Charter School Lessons for the Youngkin Administration from the New York Times

by James C. Sherlock

Probably surprising to many of my readers, one of the newspapers to which I subscribe is The New York Times. Another is The Washington Post.

Of the two, the Times demonstrates far more balance in its reporting. Not opinion – reporting.

Times education writers, direct witnesses to the astonishing achievements of New York City charter schools and their huge waiting lists, can be counted on to investigate and report stories that openly disregard progressive orthodoxy on such schools.

They reported on May 13 (adjacent picture) that opposition to charter schools disadvantages primarily poor minority children and is driving the support of poor and minority parents away from the Democratic party.

That is the message I have been trying to bring to the Youngkin administration.

The New York Times. This is not the Times’ first foray into the subject. See another headline from 2019.

Minority Voters Chafe as Democratic Candidates Abandon Charter School

The front-runners for the presidential nomination are moving away from the charter school movement, and black and Latino families ask why their concerns are lost.

From that 2019 article:

At issue is the delicate politics of race and education. For more than two decades, Democrats have largely backed public charter schools as part of a compromise to deliver black and Latino families a way out of failing district schools. Charters were embraced as an alternative to the taxpayer-funded vouchers for private-school tuition supported by Republicans, who were using the issue to woo minority voters.

But this year, in a major shift, the leading Democratic candidates are backing away from charter schools, and siding with the teachers’ unions that oppose their expansion. And that has left some black and Latino families feeling betrayed.

The race and poverty industries. It is not only the Democratic Party that opposes charters, but also organizations whose entire focus is supposed to be minorities and the poor.

The NAACP and Southern Poverty Law Center oppose charter schools.

Beholden to the teachers’ unions more than to minorities and the poor, they oppose even charters designed to help the populations they claim to support, and they likely will in Virginia.

NAACP. In 2016, the board of the NAACP, citing concerns that charter schools contribute to racial segregation and deny public schools necessary funding, formally opposed charter schools. See the story on the United Federation of Teachers website.

Let’s look. In New York City, Success Academy, the most accomplished charter management organization in the nation, “contributes to segregation” as follows:

Across all 46 schools in the Success Academy Charter Schools network, which collectively rank in the top 1 percent in the state for academic performance, 94 percent of students are minority and 74 percent are low-income.

As for denying public schools necessary funding, charter schools are public schools. See an op-ed in the Los Angeles Times by a Georgetown University professor that deconstructs that argument in detail.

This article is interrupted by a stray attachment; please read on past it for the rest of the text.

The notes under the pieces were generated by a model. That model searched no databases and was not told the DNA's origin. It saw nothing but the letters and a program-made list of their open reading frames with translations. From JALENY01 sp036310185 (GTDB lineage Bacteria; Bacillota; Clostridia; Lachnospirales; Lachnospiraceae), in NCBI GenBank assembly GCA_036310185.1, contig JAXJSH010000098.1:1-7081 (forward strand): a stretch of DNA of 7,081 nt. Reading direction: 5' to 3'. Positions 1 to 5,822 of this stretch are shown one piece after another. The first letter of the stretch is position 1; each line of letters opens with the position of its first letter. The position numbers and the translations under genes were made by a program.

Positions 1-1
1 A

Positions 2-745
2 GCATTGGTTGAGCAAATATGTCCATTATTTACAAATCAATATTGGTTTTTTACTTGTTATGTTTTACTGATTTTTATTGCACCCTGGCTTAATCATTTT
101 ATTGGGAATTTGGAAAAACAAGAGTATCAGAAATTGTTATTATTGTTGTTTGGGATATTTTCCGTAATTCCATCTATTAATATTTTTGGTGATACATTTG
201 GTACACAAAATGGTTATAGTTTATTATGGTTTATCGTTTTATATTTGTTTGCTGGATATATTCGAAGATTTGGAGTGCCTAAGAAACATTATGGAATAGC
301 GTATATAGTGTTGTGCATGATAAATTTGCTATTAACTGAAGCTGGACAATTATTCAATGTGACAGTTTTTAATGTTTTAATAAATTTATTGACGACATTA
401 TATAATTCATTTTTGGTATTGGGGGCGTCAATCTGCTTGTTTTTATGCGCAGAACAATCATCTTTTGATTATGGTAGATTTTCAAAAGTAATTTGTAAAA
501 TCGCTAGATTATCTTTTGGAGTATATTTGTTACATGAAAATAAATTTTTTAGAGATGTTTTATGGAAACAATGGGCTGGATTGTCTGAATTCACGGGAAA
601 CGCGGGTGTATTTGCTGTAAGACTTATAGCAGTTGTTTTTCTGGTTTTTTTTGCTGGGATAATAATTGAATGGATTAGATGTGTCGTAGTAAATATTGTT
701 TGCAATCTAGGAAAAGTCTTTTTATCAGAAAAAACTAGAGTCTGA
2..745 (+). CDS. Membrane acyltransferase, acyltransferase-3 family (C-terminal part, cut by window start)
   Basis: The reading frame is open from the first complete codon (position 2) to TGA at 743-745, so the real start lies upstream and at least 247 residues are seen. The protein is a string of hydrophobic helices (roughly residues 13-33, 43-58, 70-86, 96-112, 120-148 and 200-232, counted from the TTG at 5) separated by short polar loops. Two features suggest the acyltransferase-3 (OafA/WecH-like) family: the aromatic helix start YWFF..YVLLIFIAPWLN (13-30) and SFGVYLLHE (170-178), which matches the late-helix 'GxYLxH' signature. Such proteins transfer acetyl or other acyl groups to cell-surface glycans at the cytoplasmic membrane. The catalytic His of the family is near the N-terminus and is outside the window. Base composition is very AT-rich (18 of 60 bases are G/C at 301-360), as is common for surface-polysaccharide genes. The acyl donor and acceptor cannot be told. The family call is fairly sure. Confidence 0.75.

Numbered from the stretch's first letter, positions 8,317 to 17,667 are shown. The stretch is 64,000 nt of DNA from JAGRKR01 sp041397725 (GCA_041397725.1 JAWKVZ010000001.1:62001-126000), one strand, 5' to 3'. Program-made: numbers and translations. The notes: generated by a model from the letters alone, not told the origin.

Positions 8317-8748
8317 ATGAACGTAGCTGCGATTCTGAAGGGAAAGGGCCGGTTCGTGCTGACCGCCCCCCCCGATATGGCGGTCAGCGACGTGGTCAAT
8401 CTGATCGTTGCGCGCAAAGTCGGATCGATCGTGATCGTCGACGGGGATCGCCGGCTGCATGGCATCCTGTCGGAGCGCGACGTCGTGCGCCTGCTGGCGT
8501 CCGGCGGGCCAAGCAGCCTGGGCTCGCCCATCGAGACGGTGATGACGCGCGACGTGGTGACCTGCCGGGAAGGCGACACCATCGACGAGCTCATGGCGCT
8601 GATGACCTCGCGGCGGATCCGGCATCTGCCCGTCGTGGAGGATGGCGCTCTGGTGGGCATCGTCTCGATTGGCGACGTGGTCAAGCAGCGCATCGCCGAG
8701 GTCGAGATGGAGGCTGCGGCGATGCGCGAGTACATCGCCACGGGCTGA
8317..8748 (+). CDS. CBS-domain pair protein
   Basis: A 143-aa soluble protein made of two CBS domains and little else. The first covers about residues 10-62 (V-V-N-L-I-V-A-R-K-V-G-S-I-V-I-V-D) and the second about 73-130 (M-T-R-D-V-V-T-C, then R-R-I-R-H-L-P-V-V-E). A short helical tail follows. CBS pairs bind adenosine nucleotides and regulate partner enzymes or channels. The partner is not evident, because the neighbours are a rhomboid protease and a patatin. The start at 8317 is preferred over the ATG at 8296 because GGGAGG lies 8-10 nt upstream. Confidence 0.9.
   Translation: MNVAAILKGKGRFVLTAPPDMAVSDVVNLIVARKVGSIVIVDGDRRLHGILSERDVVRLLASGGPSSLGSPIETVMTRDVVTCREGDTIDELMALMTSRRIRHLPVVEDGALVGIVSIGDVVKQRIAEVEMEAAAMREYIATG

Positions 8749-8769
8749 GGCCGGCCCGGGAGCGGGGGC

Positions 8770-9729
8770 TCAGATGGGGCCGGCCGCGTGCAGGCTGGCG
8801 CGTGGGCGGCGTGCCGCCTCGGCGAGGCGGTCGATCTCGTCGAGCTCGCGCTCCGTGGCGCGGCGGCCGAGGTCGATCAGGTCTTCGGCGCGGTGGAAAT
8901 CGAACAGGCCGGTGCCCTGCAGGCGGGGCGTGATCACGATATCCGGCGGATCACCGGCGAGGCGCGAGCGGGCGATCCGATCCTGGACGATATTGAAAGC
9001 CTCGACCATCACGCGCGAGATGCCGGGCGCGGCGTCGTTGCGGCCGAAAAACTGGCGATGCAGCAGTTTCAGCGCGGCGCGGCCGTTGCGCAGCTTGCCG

Southern Poverty Law Center. As for the Southern Poverty Law Center, it supports changing Alabama’s current charter law to adopt Virginia’s current poison pill:

Charter schools should be authorized by local school boards with elected members accountable to the students, parents, and communities they serve—not appointed state officials.

To achieve such goals, Alabama should amend its charter law to require local school boards to authorize any charter schools operating in their district.”  (emphasis added)

They know that there is not a single urban school board in the country that, given the choice, will authorize charters they do not control and against which they must compete.

The lab schools mistake. The Youngkin administration is riding the wrong horse in its university lab school initiative, for which it is asking $150 million.

That honey pot certainly gets support from Virginia colleges, but promises nothing to poor and minority kids, much less those trapped in failed urban schools. They will turn into woke schools for the children of faculty and grad students.

What to do.

Focus efforts to increase charter schools in Virginia on the charter management organizations proven to educate poor minority children to the highest standards and you will have a winner. Connect demonstrable needs to proven problem solvers.

It is past time to bring that debate to Virginia.

I recommend that the administration follow the advice of The New York Times and change the focus of its charter schools program with legislation to:

  • designate the state as a charter authority with a mission to provide quality education as required under the Virginia constitution to poor and minority children;
  • design state charter divisions under state school boards in our worst-performing urban areas to be funded by the state, again to comply with Article VII of the constitution. Local divisions and school boards in those same areas will continue to run their systems with state support;
  • invite the most successful charter management organizations to run the state charter divisions under the state school boards.

Dare Democrats and the professional race and poverty industry to oppose the legislation. It will prove their worst nightmare. They oppose charters now and likely will oppose the bill, but if so will be exposed as hypocrites.

I think it will pass.

Is Joe Morrissey going to vote against it? Chap Petersen? How about the Virginia Legislative Black Caucus? The current published agenda of that group:

the VLBC will fight efforts that undermine public schools in the name of school choice.

What if the choice is between existing bad schools and new excellent schools for Black children? Let’s find out.

Either way, it will be instructive to watch.